I saw Whale Rider tonight. I was most unimpressed. Yet another movie about a native people struggling to hold on to their tradition while resolving its conflict with the modern world. Yawn.
It's damned hard to tell the difference between this kind of movie when it features Maori, American Indian, or any other native people -- or heck, it could be talking about Italians, Irish, Appalachian, or any other quaint ethnicity. Oh, this one had whales, and the particular chants and dances showed off the richness of the Maori culture.
I couldn't help but compare it to The Fast Runner (also called Atanarjuat), which was a much better movie. That movie, instead of being yet another modern-world-meets-traditional-values, was a straight up movie about the Inuit, with no modern culture at all (it was based on a traditional tale, placed before any Western influence). I believe that's the first movie of its kind I've ever seen, which seems very odd. Were there no stories worth repeating in these cultures before modern influences? Would it be that hard to make one up?
This might be because The Fast Runner was written, produced, and directed entirely by native people, unlike Whale Rider and every other movie about native people (yes, all of them!) In so many others there seems to be this lack of imagination, leading to the same story being told over and over again. That might be unsurprising: if everything is produced by outsiders, who look in on these cultures as charming and quaint, trivially unique, will they really be able to tell stories that are representative of these cultures?
Part of annoyance with Whale Rider might be from my lack of appreciation for the outward traditions of those cultures. The chants, songs, ceremonial dress, etc. -- to me those seem like the most trivial, most petty aspect of the cultures. A good story should give a picture of more than the physical trappings of a culture. That's the difference between a story and a museum display. Whale Rider was just a very pretty museum display.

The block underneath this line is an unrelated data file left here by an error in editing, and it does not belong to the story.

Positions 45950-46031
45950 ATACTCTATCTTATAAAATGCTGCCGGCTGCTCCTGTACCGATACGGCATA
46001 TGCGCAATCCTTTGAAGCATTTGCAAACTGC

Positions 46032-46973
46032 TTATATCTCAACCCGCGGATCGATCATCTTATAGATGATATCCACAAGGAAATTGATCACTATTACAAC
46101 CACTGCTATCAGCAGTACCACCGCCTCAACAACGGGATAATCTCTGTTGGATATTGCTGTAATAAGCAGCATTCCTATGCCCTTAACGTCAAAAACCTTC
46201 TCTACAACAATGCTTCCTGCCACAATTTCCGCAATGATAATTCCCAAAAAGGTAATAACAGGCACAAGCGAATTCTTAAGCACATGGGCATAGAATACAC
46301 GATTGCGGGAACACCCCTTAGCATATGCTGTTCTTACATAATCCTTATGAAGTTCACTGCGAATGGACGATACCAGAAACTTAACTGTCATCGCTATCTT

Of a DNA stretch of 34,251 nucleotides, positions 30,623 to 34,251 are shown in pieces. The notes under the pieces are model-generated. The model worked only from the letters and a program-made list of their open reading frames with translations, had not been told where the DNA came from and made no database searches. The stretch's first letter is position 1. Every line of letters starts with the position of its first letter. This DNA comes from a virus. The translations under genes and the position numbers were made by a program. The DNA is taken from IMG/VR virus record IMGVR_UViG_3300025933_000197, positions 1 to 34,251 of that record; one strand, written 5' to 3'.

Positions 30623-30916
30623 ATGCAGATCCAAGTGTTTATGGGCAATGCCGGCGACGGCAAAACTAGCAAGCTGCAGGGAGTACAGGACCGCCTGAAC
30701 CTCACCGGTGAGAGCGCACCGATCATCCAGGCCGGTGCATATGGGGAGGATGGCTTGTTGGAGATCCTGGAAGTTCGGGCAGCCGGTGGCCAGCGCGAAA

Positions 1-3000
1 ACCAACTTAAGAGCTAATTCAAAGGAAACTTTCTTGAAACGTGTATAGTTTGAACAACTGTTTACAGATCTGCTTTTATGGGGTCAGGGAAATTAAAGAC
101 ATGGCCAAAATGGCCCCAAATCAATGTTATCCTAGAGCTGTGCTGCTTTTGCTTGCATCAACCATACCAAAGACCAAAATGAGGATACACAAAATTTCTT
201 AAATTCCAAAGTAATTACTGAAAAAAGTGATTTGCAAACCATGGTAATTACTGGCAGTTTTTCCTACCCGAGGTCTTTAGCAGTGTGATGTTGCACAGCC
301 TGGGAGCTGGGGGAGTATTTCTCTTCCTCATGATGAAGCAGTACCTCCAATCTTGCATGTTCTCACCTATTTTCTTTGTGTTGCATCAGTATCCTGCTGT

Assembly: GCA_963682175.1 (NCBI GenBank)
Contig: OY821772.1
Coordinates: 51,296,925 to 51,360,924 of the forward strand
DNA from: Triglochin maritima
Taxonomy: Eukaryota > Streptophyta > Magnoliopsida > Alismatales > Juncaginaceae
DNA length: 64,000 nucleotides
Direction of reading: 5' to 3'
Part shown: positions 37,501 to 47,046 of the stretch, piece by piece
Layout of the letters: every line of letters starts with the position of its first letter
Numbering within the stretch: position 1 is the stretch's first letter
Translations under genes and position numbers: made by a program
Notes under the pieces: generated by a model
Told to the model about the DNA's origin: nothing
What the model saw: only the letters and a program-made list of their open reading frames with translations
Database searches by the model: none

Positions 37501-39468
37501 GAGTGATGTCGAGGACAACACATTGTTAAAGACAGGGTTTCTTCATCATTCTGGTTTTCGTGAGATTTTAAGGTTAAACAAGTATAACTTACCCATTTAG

I think you missed the whole thrust of this incredible movie, based on a novel written by a Maori novelist. If you are looking for a culture completely separated from the world, there are fewer and fewer place that will meet your needs. How communities engage in the world around them is certainly an interesting topic to me. In addition, there were deep philosophical elements involved in this movie. What is truth? How is truth discovered? What role does tradition serve in discerning the truth. Does truth evolve? The girl represents a post-modern conception truth, embracing tradition, but realizing that truth can be discovered in new ways to new generations. Anyway, my two cents.# Pablo